06:53 GMT +314 October 2019
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    An American Airlines Boeing 737 MAX 8 flight from Los Angeles approaches for landing at Reagan National Airport shortly after an announcement was made by the FAA that the planes were being grounded by the United States in Washington, U.S. March 13, 2019

    Haiti Bans Flights of Boeing 737 MAX Planes in Country’s Airspace

    © REUTERS / Joshua Roberts
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    MOSCOW (Sputnik) – The National Office of Civil Aviation of Haiti (OFNAC) said in a statement it had decided on Friday to ban flights of Boeing 737 MAX planes in its airspace after the deadly crash in Ethiopia.

    "Based on all the information it has, OFNAC believes that there could be a need in additional measures for ensuring flight safety of two models (Boeing 737-8 MAX and Boeing 737-9 MAX). That is why, waiting for new correctional measures, OFNAC bans landings, take-offs and flights of these two types of planes on the territory of Haiti and in its airspace," the statement said.

    OFNAC pointed out that the ban would not affect non-commercial flights.

    A number of aviation authorities and airlines around the world have also either suspended the use of their Boeing 737 MAX planes or closed the countries' airspace to them, expressing concern over similarities between March 10 Boeing 737 MAX 8 crash in Ethiopia and the accident involving a Boeing of the same model in Indonesia last October.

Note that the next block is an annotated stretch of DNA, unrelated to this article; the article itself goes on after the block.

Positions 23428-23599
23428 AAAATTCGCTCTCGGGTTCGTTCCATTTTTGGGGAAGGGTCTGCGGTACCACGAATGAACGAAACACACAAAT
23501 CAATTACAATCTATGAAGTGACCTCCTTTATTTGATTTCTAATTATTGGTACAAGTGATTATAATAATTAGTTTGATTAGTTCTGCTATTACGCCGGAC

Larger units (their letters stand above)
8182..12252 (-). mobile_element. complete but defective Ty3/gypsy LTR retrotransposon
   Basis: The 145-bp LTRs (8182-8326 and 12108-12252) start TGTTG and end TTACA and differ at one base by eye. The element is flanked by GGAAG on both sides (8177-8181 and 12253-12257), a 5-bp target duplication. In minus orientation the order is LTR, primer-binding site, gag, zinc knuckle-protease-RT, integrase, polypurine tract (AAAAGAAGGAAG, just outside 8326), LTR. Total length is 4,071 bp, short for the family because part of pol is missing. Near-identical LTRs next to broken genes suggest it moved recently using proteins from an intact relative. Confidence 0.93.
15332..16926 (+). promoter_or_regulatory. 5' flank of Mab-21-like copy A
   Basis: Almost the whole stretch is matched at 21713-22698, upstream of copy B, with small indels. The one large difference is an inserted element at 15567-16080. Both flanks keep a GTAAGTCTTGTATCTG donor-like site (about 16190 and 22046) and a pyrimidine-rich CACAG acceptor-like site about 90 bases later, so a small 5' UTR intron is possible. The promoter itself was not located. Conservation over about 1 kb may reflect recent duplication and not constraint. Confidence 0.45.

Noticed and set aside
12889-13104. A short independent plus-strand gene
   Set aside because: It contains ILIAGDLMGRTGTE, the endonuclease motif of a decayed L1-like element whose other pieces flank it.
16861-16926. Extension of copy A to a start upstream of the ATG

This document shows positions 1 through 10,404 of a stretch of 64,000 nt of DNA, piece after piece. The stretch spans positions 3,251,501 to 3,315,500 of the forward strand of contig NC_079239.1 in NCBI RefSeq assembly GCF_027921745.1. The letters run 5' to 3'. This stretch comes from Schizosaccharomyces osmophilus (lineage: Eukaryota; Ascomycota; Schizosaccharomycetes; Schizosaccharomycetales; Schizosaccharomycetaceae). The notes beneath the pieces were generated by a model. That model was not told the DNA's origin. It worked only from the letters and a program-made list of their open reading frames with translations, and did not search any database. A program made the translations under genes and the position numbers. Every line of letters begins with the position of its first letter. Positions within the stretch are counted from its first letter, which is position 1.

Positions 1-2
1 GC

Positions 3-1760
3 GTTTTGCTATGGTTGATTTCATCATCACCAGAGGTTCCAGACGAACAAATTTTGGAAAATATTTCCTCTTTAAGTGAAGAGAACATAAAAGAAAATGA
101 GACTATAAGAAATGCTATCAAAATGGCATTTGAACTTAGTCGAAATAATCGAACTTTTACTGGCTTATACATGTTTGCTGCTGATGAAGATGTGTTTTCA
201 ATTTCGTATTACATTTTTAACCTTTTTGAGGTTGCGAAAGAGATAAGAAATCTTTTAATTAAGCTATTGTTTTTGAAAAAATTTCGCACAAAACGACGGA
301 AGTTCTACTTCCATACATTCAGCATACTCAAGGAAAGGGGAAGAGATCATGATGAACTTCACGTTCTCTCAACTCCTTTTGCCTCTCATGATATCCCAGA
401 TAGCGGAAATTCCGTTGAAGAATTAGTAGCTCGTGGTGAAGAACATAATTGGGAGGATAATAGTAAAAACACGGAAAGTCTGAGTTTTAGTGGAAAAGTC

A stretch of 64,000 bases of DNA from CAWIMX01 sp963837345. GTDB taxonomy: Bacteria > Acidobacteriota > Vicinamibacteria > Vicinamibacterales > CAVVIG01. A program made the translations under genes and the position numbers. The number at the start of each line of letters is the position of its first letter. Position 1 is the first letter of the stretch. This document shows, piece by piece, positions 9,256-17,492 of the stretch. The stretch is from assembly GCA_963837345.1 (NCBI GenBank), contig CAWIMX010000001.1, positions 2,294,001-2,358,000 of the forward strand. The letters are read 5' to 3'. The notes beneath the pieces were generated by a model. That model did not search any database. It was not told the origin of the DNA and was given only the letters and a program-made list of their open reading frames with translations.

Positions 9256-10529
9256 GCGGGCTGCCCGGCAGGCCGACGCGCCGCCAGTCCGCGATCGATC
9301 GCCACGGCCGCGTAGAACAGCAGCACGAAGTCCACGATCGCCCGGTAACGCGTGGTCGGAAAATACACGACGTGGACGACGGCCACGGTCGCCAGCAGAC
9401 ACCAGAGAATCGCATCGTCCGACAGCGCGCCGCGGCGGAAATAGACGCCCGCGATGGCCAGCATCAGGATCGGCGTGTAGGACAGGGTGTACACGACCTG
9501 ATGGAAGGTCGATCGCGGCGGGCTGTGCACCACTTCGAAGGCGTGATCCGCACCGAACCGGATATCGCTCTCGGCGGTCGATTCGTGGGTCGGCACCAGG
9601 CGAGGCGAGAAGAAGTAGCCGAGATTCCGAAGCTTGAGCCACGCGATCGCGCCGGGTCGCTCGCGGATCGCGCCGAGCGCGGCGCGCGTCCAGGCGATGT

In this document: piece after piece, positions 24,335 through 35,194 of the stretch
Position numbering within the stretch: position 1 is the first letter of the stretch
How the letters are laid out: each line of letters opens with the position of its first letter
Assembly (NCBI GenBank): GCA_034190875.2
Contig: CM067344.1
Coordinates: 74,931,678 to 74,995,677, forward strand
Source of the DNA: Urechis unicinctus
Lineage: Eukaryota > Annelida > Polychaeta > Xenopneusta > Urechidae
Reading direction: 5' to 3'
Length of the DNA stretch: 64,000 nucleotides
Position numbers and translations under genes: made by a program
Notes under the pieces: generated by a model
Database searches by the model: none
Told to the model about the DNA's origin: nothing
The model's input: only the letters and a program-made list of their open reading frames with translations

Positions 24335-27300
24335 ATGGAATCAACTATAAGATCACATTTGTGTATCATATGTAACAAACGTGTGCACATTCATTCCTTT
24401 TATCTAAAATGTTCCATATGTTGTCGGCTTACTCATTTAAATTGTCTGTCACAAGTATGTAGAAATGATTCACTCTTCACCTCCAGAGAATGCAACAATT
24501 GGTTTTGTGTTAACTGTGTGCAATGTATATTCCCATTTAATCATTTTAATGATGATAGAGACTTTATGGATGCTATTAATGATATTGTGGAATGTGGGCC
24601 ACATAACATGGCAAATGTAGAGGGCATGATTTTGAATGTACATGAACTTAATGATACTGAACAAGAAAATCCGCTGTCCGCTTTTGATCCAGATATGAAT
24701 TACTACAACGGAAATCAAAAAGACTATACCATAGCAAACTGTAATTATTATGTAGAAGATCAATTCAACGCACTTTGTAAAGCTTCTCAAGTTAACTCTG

READ MORE: Boeing Receives $4 Bln Military Contract Despite Global 737 MAX Grounding

    A Boeing 737 MAX 8 operated by Ethiopian Airlines crashed in central Ethiopia on March 10 soon after takeoff, killing all 157 people aboard. Currently, the probe is focused on a flight safety system, which is believed to have played a certain role in the Indonesian plane crash. This system dubbed Manoeuvring Characteristics Augmentation System, or MCAS, was designed to prevent stalls in flaps-retracted, low-speed, nose-up flight.

    Related:

    Canadian, European Regulators to Hold Independent Reviews of Boeing 737 MAX
    Boeing 737 Max Investigation: The Deeper They Dig, The Worse This Becomes
    Boeing Developing Software Service Bulletin, Flight Crew Training for 737 Max
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    737 MAX-8, Boeing, Haiti
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